Carol Robinson created a series of ceramic pods on steel poles  which she “planted” in a pond to sway gently and sit beautifully amongst the “real” plants. The colour palette of the pods is mainly black and white, but with  blue and red centres. Without that burst of colour, I’ve had to rely on trying to emphasise the texture of the design.

Pods

Carol Robinson, ‘Pods’, 2014. Photo: Su Leslie, 2014.

‘On Angels’ Wings’ by the Expressive Art Group, is the one piece I think actually works better in black and white. When I de-saturated the shot, it revealed the bright white hands which make up the wings, with much greater clarity than I’d seen in the colour original.

hand wings b&w

Expressive Art Group, ‘On Angels’ Wings’, 2014. Photo: Su Leslie 2014

This post was written for Sally’s Black & White Challenge at Lens and Pens by Sally. I’ve noticed that I seem to gravitate towards images of art for this particular theme. I think for me that is the challenge – to somehow retain and convey the beauty of the art even as I’m taking away a part of it.

Art is a deliberate act; a construction of beauty and meaning and power in which the colours chosen by the artist – and provided by the setting  – are an integral part of experiencing the work. Does art lose it’s power when stripped of this component? I suppose one could make the same argument about photographs themselves -particularly photos of three dimensional art.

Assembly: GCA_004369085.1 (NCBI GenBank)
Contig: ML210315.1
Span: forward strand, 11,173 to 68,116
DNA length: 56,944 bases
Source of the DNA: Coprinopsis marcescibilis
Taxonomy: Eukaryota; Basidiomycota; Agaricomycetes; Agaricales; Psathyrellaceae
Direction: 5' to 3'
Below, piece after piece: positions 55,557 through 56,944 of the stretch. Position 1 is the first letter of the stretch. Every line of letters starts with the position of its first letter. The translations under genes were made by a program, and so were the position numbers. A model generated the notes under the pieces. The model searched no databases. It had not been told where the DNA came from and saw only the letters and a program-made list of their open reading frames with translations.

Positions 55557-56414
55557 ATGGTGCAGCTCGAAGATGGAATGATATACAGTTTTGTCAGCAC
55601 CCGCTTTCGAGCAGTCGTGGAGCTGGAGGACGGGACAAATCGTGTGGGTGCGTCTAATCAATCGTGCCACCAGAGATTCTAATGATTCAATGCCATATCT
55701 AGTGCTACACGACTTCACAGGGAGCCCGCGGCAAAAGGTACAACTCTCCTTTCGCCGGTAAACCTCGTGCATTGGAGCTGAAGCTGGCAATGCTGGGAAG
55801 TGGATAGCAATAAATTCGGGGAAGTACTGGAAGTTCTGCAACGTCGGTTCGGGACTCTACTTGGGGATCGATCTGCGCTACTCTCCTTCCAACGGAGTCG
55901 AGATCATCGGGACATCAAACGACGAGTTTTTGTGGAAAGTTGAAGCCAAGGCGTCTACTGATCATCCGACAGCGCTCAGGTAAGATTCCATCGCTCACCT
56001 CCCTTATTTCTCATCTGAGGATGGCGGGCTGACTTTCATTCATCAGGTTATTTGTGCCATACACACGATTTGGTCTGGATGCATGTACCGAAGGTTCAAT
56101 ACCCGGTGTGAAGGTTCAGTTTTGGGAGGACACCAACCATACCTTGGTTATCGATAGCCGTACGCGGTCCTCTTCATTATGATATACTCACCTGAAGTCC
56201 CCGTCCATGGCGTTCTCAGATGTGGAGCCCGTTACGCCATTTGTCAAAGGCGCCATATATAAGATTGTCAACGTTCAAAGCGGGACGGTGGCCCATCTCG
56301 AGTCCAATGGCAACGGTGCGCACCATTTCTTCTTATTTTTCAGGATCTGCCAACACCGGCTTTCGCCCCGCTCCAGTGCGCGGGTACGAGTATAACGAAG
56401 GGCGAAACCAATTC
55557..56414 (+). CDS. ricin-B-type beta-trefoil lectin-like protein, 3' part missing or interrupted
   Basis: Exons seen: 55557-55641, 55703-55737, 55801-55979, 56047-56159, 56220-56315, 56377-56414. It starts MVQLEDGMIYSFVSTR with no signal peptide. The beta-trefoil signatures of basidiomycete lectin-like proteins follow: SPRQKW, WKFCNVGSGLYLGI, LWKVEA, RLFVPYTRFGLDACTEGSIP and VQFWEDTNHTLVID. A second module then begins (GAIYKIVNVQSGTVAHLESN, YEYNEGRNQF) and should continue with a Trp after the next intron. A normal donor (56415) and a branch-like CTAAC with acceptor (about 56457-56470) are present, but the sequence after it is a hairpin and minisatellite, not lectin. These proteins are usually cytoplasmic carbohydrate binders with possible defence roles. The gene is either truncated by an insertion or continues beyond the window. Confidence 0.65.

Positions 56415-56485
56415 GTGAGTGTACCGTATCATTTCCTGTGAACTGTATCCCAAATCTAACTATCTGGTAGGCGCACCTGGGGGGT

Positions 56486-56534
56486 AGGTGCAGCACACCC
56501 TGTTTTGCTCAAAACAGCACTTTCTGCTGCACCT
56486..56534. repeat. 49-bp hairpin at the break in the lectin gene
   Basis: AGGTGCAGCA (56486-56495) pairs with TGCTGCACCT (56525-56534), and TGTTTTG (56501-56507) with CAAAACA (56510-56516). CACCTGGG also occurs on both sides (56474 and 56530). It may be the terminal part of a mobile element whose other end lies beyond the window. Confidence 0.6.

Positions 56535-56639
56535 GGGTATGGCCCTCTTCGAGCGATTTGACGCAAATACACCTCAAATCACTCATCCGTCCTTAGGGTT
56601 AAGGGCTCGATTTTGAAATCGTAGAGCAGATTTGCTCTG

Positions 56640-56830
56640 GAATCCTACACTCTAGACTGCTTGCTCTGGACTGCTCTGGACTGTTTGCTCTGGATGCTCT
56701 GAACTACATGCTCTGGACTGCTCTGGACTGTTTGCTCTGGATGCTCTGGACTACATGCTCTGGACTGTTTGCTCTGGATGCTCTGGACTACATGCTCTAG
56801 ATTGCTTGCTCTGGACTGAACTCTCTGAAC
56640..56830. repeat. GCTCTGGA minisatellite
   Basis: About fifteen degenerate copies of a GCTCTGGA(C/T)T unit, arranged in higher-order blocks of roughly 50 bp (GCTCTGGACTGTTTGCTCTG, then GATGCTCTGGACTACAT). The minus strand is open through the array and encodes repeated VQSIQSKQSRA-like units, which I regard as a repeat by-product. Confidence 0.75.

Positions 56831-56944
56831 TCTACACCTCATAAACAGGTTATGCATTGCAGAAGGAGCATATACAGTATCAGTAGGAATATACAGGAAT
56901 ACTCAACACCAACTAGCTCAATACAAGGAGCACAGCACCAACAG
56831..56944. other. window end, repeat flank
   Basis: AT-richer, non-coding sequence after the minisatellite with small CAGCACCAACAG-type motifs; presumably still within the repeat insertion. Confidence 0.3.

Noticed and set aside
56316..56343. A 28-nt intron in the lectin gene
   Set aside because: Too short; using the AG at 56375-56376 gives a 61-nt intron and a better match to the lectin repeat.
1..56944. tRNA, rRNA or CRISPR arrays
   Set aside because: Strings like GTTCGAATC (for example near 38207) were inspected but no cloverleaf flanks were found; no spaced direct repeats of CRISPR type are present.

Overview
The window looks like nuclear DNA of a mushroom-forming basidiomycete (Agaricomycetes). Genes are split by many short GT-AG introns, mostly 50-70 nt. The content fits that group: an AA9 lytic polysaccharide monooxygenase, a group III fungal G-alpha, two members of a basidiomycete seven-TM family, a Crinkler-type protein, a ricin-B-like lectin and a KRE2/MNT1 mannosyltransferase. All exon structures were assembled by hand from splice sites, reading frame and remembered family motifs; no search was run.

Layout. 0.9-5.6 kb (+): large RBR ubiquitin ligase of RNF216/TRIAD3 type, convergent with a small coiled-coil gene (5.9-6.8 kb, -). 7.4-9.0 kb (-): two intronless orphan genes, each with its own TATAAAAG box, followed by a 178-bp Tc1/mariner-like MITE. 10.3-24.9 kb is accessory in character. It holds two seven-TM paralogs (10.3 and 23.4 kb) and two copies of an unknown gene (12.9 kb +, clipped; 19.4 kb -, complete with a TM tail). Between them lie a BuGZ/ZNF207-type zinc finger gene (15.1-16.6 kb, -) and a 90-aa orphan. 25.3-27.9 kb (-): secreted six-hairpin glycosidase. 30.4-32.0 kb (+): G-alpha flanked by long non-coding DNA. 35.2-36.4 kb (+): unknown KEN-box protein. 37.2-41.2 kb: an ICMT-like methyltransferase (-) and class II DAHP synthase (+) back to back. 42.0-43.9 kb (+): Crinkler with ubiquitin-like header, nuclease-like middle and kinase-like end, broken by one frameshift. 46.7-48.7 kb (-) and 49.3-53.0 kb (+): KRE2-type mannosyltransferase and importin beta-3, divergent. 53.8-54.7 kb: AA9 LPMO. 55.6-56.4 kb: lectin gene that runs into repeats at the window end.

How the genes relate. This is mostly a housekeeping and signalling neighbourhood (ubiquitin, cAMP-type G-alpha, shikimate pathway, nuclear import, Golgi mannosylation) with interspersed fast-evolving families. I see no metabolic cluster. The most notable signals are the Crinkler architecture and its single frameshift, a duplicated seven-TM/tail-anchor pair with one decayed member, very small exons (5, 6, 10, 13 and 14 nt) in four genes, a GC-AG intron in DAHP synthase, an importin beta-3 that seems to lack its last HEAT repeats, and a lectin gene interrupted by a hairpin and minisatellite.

And maybe that is the point of photography; by taking away some elements the photographer is inviting us to contemplate others.

Have I achieved that with any of my images? You judge.

Images shot on iPhone4 and edited with Pixlr Express.

Here are some black and white images from the challenge that I I’ve enjoyed:

http://sustainabilitea.wordpress.com/2014/03/17/phoneography-challege-black-and-white-beauty-in-simple-things/

http://pictograf.wordpress.com/2014/03/17/phoneography-challenge-black-and-white/

http://completelydisappear.wordpress.com/2014/03/17/the-overcast-sky/

http://irisgreenwald.wordpress.com/2014/03/17/phoneography-challenge-the-phone-as-your-lens-black-and-white/

http://angelinem.wordpress.com/2014/03/17/phoneography-challenge-black-and-white-in-the-bar/

http://piecesofstarlight.wordpress.com/2014/03/16/9194/

http://shareandconnect.wordpress.com/2014/03/17/phoneography-challenge-black-and-white-4/